Peoplesafe do a lot of work around capturing and sharing near misses to educate them on potential risks. We also regularly do refresher training sessions to ensure they are fully confident with the lone working policy, devices and support systems. The more you share, discuss and bring up policy and personal safety, the more natural it feels.

What do you feel has made your lone worker safety project such a success?

We got everybody involved! A working group was created with a wide variety of people who tested suggestions with their peers and subsequently created a robust lone working policy with the health and safety manager.

We also created ‘peer champions’ who not only helped with training and support but who also acted as ambassadors and positive role models. It’s important to get involvement at all levels to demonstrate commitments to safety, the investment, and duty of care to your people.

How did the new lone worker policy and device roll-out go?

The device roll-out was great. After all of our employees had completed device training, we shared the lone worker policy and then had some fun asking the employees to create posters on what the policy meant to them.

It was a great way to bring it to life and also to see that they had recognised the importance of the policy and understood what was in it for them. Whenever we spoke about our lone working policy, we emphasised that it’s about getting them home safe and well to their family and friends!

Why is the lone worker policy so important?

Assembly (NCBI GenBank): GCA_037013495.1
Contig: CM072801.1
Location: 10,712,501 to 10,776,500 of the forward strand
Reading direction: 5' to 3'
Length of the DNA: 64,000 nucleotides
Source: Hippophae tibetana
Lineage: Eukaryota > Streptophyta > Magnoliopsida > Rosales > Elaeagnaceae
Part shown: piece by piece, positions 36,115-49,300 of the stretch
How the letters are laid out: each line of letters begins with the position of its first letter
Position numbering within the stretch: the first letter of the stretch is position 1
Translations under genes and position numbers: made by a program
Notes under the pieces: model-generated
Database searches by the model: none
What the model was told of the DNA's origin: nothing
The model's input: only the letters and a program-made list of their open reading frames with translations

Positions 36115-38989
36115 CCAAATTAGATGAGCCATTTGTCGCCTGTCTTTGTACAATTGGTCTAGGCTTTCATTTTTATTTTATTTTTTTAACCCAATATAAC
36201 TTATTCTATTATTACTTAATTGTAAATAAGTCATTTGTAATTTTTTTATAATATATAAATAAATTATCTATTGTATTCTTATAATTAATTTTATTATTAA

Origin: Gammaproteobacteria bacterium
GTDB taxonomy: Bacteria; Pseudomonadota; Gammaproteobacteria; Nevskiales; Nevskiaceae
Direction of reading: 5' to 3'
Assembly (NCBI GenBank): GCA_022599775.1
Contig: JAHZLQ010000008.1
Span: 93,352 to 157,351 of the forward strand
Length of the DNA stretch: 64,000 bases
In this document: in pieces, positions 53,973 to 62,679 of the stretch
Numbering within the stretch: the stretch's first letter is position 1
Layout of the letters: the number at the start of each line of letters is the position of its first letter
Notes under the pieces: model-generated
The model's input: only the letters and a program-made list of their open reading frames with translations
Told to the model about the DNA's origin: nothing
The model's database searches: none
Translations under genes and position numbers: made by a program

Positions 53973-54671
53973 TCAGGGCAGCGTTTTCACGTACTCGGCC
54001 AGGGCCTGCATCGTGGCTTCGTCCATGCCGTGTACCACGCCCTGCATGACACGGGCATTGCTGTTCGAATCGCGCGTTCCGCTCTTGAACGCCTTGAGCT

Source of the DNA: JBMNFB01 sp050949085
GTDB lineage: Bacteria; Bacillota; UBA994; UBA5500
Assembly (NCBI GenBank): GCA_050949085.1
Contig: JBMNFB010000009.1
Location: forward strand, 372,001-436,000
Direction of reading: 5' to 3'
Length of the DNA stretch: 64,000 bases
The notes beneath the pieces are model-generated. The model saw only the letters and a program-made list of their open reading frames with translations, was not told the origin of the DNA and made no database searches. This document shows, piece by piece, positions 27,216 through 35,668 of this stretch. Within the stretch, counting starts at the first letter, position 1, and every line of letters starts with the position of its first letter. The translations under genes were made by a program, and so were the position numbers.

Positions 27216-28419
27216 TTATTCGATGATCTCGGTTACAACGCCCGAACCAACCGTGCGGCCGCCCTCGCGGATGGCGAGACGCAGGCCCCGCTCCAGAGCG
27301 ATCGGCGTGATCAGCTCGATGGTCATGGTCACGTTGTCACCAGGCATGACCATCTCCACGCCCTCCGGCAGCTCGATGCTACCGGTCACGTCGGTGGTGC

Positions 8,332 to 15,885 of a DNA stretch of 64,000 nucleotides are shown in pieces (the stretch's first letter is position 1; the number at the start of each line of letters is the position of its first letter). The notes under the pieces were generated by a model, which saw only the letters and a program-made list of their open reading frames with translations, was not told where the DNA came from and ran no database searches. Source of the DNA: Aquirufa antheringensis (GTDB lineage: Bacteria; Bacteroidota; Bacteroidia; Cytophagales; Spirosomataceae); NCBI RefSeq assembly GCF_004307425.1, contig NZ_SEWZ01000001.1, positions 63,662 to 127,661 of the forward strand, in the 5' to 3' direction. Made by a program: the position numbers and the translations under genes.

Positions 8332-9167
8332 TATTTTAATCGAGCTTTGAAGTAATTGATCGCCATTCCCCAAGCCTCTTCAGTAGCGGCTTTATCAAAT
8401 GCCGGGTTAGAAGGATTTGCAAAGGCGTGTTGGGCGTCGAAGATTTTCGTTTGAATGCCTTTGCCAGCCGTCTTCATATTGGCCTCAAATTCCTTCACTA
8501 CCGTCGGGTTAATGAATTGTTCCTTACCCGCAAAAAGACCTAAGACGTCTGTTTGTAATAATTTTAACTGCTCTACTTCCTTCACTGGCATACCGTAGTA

It shows employees our commitment to their safety and how much they are valued. It also offers protection, security, and practical guidance around safe working.

Tell us a little bit about your lone working policy

The policy is simple: wear your device if lone working. The more complicated a guide is, the more confusing it gets, so we have kept it simple. All device holders have to complete lone worker personal safety training. Our guidance is to then use a Dynamic Risk Assessment prior to each call. We advise doing a status check on devices as they pull up at a call and then activate their alerts accordingly.

When we set up the policy initially, it was all about keeping it simple and allowing flexibility with the system to relate to various lone working roles. Through our policy, we have provided staff with the tools and training to empower them to control their own safety.

A good policy matches the culture and style of your people. It’s something that’s real, practical and that your people can relate to. We want our employees to feel the policy is theirs – not something that is being done to them.

Thank you, Sarah and congratulations again on your win!

Key takeaways from Danone’s approach to lone worker safety

Danone have clearly set themselves apart from others in the industry with their approach to lone  worker policy. Sarah attends meetings and events, speaking to other companies that operate in the same field. She is often surprised that no other companies have a comprehensive lone worker policy, let alone lone worker devices. It’s great to see one of our clients so dedicated and committed to the safety of their staff.

#1: A good, clear lone worker policy is vital and it must feel as though it’s a collaborative project.

#2: Getting a range of people involved in the project is important. From lone workers themselves to executives.

#3: A dedicated person to drive the project and keep the rest of the team enthused. A ‘Personal Safety Champion’.